The C-Score: Incentivizing Collaboration

Rewarding the act of sharing research findings early, often, and openly

Given the increasing connectivity between fields and specialties of science, there is an increasing need for collaboration, yet a system of winner-takes-all is inherently unfair to collaborators. A different reward system could promote team science and thus promote the overall progress of the scientific enterprise.

The Collaboration Score will reward team members’ contributions to a project and the rapid, open dissemination of findings. An algorithm measures an array of activities (defined by the funder and/or participating researchers) that occur on a project platform. In addition, qualitative analysis is enabled through archiving and making searchable participants’ contributions, diminishing the possibilities for gaming of scores. Contributions might include:

  • sharing datasets, code and protocols early, widely, and often
  • generating and sharing hypotheses and open questions
  • initiating, moderating, and joining group discussions
  • posting, rating, and commenting on the latest published evidence
  • reviewing, replicating, and reusing co-investigators’ findings
  • demonstrating reproducibility of one’s own results
  • contributing statistical analyses, data curation, software development protocols, and project management
  • leading and participating in cross-team committees — e.g., for data standardization and group cohesiveness
  • iterating one’s findings based on feedback or new evidence
  • coauthoring and peer-reviewing content for open access dissemination
  • mentoring junior researchers

Learn more about our design prototype – contact info at rapidscience dot org.

Quote: Arturo Casadevall, Editor in Chief, mBio and Ferric C. Fang, Editor in Chief, Infection & Immunity, Reforming Science: Methodological and Cultural Reforms

Example C-Score


Frederick M. Ausubel, PhD, Professor of Genetics, Harvard Medical School and the Karl Winnacker Distinguished Investigator in the Department of Molecular Biology at Massachusetts General Hospital; founding editor of Current Protocols in Molecular Biology; well known for pioneering contributions to the genetic analysis of host-microbe interactions.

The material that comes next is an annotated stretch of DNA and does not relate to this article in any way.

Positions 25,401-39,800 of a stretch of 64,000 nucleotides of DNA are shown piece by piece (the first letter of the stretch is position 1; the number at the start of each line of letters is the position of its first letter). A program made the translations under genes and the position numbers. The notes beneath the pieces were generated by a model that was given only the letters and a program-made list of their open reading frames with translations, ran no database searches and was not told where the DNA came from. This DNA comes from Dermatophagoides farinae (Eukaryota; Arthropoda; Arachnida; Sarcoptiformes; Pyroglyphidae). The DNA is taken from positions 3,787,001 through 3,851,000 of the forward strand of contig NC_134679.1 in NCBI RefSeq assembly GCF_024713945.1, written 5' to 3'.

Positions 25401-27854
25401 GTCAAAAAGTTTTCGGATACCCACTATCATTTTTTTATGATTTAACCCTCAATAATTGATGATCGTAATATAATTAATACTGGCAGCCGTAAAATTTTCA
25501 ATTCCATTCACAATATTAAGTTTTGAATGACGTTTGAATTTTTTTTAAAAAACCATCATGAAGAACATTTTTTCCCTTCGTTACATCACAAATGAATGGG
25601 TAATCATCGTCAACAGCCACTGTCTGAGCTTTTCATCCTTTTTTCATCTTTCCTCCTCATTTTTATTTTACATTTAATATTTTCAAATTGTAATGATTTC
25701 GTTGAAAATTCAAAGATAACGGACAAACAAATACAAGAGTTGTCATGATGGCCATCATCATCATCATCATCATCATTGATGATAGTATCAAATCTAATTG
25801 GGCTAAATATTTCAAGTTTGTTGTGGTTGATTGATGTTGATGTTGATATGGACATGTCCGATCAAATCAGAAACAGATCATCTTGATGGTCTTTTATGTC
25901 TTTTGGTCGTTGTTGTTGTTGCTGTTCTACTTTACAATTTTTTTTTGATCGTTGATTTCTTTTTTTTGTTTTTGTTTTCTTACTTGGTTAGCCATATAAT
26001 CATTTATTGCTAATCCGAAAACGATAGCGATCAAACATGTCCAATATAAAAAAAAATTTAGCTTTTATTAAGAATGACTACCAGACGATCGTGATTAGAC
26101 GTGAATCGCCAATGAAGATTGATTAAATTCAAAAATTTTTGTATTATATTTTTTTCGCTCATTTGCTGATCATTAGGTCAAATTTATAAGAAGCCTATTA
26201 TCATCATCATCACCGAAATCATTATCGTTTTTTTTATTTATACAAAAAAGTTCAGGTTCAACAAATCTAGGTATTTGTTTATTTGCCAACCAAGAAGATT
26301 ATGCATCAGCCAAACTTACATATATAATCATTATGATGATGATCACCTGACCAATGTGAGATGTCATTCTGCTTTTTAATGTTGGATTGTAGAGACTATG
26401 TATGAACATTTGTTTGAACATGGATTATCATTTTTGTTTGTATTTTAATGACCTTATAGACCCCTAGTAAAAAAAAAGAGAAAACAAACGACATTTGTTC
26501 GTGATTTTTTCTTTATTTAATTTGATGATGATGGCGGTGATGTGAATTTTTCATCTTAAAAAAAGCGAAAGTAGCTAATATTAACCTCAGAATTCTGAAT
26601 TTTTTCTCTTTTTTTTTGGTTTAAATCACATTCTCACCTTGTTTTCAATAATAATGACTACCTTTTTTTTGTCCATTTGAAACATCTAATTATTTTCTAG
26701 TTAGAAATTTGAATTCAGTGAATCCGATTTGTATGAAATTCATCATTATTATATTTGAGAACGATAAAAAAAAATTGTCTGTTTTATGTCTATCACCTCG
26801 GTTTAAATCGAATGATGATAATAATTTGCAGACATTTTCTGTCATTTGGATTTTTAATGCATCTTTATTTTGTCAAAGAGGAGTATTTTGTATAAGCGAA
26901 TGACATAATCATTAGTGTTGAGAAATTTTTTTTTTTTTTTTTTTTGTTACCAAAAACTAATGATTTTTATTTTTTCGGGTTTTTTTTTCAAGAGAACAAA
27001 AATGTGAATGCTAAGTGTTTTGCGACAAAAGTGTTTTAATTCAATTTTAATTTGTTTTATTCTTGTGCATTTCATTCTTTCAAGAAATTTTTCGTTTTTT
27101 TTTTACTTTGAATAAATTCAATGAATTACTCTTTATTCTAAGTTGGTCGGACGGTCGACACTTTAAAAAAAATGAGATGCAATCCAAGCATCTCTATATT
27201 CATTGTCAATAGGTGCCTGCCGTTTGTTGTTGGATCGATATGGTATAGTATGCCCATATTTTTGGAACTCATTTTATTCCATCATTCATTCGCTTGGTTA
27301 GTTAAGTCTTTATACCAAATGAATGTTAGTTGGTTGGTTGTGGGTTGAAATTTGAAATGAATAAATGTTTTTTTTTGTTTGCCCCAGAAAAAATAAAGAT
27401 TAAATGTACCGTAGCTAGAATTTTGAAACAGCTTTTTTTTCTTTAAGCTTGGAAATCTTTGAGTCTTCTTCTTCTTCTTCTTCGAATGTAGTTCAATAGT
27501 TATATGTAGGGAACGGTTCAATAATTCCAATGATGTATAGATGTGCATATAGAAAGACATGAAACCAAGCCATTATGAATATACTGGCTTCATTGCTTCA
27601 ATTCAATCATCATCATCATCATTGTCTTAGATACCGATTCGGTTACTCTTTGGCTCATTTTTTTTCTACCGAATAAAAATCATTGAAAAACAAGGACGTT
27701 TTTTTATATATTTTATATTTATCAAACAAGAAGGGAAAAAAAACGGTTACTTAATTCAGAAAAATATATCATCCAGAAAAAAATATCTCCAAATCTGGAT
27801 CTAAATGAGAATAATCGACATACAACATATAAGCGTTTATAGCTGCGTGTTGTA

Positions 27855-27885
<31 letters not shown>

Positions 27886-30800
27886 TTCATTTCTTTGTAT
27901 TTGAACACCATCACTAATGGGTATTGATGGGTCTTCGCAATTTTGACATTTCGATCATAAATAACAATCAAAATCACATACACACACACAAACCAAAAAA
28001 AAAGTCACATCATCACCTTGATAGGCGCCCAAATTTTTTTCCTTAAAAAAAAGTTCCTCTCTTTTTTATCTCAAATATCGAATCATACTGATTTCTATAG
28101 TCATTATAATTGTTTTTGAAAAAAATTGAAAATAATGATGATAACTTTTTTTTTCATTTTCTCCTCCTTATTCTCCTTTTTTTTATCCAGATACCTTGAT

Philip E. Bourne, PhD, founding Editor-in-Chief of PLOS Computational Biology and Director of the Data Science Institute at University of Virginia; previously he was Director for Data Science at NIH where he managed the Big Data to Knowledge initiative and Associate Vice Chancellor for Innovation and Industry Alliances at UCSD.

James G. Boyle, PhD, Managing Director of the Yale Entrepreneurial Institute; as co-founder of YEI in late 2006, has forged partnerships and funding opportunities for Yale University innovators.

Amy Brand, PhD, Director of MIT Press; leading proponent of open science and co-chair of Project CRediT (Contributor Roles Taxonomy), an initiative led by The Wellcome Trust and Digital Science to develop recommendations for a new taxonomy of research contribution.

Arturo Casadevall, MD, PhD, Chair and Bloomberg Distinguished Professor of Molecular Biology and Immunology, School of Medicine, Johns Hopkins University; well known for his publications and analyses of the funding pipeline in scientific research, biases and retractions in journal publishing, and the complex ethics of dual use research.

Melissa Haendel, PhD, Co-Director of the OHSU Library and an Associate Professor in the Library and the Department of Medical Informatics and Clinical Epidemiology; interests include open science, promotion of research reproducibility, and development of ontologies and data standards.

Kristi Holmes, PhD, Director of the Galter Health Sciences Library and Associate Professor, Preventative Medicine-Health and Biomedical Informatics at the Feinberg School of Medicine, Northwestern University; the Northwestern University Clinical and Translational Sciences Institute; interests include open science and understanding the impact of research efforts.

Julia Lane, PhD, economist and Professor at NYU’s Center for Urban Science & Progress at the Wagner Graduate School of Public Service; Provostial Fellow for Innovation Analytics and Senior Fellow at NYU’s GovLab; co-founder of the UMETRICS and STAR METRICS programs at NSF among many other initiatives and institutions.

Jessica Polka, PhD, Executive Director of ASAPbio, a non-profit promoting transparency and innovation in scholarly communication at the Department of Cellular and Molecular Pharmacology, UCSF;  Visiting Scholar at the Whitehead Institute and Visiting Postdoctoral Research Fellow in the Department of Systems Biology, Harvard Medical School.

Kristen Ratan, MSc, publishing executive and well-known strategist and implementer of open science initiatives; co-founder and Executive Director of  Collaborative Knowledge Foundation, building open source solutions in scholarly knowledge production that foster collaboration, integrity, and speed.

Griffin Weber, MD, PhD, Associate Professor of Medicine in the Division of Interdisciplinary Medicine and Biotechnology, Beth Israel Deaconess Medical Center, and Harvard Medical School, and the Director of the Biomedical Research Informatics Core (BRIC) at Beth Israel Deaconess Medical Center; research includes expertise mining and social network analysis; inventor of Profiles RNS, an open source social networking website for scientists.

Zehn Zhang, PhD, Director of Bioinformatics and Biostatistics, Center for Biomarker Discovery and Translation, and Associate Professor of Pathology and Oncology at Johns Hopkins Medical Institute; research focuses on developing bioinformatics tools applicable to clinical diagnoses; co-developed the first FDA-cleared in vitro diagnostic multivariate index assay, the OVA1 test for ovarian cancer.